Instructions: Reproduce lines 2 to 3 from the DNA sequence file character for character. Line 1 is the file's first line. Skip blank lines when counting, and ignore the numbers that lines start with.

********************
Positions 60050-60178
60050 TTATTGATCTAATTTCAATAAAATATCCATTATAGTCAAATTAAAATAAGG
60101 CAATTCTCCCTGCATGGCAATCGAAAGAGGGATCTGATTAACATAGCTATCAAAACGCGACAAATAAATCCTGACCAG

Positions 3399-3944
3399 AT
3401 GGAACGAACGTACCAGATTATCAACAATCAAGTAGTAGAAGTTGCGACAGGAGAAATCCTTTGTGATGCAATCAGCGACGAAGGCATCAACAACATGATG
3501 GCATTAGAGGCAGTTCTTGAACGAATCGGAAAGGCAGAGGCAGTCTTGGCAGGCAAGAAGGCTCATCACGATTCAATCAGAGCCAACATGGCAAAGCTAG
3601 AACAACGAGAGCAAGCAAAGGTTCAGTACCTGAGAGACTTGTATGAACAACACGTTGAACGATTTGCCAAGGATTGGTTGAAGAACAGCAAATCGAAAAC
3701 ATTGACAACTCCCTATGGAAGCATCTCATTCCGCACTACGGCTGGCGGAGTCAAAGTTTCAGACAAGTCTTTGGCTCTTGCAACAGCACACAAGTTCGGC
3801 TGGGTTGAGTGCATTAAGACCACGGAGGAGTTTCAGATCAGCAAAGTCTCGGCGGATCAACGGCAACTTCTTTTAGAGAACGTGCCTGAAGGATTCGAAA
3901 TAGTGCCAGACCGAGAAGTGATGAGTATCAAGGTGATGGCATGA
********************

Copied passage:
60050 TTATTGATCTAATTTCAATAAAATATCCATTATAGTCAAATTAAAATAAGG
60101 CAATTCTCCCTGCATGGCAATCGAAAGAGGGATCTGATTAACATAGCTATCAAAACGCGACAAATAAATCCTGACCAG